"I did not always understand how much labor, thought, and care went into meaningful mentoring, how emotionally draining that work can be, and how little prepared I was for it."
One university’s successful effort to recruit and retain more minority students in Ph.D. programs begins at the undergradate level.
Be skeptical of any grass-is-greener hype about your nonacademic career options.
No, doctoral students complaining about a toxic adviser aren’t just whining about the workload.
The pursuit of knowledge in a Ph.D. program should not mean sacrificing your relationship.
You’re not alone: For most doctoral students, the graduate-school experience rarely goes as expected.
We must reject the idea that having tenure, or being in the tenure stream, carries with it the right to be cruel.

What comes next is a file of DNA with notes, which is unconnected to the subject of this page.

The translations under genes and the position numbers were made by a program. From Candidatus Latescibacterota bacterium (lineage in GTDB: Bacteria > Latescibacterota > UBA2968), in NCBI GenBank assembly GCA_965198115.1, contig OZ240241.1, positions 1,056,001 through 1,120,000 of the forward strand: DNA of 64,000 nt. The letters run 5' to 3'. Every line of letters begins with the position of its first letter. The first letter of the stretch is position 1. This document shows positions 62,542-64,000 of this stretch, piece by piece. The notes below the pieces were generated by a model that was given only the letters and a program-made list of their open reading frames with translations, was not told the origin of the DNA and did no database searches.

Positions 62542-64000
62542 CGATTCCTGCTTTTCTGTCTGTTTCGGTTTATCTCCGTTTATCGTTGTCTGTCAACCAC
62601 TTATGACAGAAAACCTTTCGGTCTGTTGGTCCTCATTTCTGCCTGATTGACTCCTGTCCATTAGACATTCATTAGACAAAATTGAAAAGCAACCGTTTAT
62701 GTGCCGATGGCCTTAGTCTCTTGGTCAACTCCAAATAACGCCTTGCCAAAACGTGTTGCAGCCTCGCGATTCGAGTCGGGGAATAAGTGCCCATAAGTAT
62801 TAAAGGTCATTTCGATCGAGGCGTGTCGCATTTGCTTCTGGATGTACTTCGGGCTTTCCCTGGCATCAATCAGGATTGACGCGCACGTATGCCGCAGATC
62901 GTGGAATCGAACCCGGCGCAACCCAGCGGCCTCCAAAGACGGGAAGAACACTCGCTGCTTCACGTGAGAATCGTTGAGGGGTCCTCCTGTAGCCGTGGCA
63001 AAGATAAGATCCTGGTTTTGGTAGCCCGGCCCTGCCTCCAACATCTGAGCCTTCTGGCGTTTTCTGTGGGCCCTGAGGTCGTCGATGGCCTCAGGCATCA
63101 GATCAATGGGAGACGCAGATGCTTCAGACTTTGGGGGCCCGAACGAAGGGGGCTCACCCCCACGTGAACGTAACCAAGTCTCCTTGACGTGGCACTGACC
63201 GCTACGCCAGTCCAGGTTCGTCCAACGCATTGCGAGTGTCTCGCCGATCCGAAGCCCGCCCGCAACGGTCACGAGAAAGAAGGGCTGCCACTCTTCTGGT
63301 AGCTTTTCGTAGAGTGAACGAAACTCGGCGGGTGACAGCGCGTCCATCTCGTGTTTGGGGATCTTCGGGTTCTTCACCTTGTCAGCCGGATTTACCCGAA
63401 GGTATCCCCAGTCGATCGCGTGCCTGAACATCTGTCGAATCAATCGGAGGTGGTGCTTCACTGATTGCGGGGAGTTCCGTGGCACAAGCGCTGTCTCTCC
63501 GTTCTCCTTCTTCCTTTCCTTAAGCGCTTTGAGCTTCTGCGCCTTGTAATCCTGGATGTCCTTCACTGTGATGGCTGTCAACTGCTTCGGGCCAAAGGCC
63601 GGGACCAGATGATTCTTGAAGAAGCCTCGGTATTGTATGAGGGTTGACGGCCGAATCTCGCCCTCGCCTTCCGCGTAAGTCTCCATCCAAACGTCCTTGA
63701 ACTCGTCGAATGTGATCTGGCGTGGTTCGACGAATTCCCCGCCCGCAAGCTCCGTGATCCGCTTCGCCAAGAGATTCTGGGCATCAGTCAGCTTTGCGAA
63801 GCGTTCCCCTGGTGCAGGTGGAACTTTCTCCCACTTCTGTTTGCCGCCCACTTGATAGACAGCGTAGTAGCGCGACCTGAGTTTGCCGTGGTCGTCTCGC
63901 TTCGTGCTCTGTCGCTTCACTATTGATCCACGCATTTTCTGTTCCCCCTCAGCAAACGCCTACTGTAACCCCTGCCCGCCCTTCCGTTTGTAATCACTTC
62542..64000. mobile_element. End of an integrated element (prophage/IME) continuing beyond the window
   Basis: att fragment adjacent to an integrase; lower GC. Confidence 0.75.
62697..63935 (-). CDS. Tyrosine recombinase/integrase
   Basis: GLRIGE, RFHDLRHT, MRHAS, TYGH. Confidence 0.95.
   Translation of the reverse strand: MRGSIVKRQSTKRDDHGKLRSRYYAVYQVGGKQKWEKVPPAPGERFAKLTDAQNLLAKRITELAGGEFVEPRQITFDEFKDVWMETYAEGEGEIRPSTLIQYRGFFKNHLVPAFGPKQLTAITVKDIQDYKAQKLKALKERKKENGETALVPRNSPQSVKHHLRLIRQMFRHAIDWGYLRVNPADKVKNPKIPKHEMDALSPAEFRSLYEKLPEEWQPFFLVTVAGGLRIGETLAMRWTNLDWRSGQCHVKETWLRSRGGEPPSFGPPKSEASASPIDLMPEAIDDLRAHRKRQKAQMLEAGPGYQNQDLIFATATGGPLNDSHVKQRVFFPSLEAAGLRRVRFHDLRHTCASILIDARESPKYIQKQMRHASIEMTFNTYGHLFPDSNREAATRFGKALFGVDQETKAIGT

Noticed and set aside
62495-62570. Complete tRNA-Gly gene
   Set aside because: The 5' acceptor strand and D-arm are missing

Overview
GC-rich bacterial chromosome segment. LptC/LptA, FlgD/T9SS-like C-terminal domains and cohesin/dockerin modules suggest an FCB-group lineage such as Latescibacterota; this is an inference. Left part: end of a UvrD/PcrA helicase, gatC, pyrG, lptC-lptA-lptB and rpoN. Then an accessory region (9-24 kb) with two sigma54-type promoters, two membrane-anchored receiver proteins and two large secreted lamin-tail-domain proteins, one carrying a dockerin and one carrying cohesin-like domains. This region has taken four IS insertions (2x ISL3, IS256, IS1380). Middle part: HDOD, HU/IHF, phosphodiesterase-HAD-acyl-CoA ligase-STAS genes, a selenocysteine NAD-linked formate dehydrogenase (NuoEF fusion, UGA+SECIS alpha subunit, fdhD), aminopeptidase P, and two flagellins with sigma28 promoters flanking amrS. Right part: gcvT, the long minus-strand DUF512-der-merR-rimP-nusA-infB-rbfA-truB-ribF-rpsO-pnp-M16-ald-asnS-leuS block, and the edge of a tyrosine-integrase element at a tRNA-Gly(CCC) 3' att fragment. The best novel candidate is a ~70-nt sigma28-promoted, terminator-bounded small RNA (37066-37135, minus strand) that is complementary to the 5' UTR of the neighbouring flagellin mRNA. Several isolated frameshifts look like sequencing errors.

As a Ph.D., you shouldn’t feel embarrassed to admit your interest in a career outside of the professoriate.
A new one-volume history of the American academy should be a must-read for every graduate student — and plenty of more-established Ph.D.s, too.
The goal of a good intro is to orient the audience and offer a confident sense of what’s to come.
All sorts of magical thinking can distort the realities of the tenure-track job hunt.
A Ph.D. starting her first job in the fall wonders how to respond to a flood of professional and personal suggestions.
A Ph.D. who made it to the tenure track after six years as an adjunct describes all that her chair did to help her get there.
Tips for the advice-givers on how to be helpful when your protégé leaves academe to pursue a nonfaculty career.
The distressingly unsurprising story of what happens when prominent (usually male) dissertation advisers fail to do their job.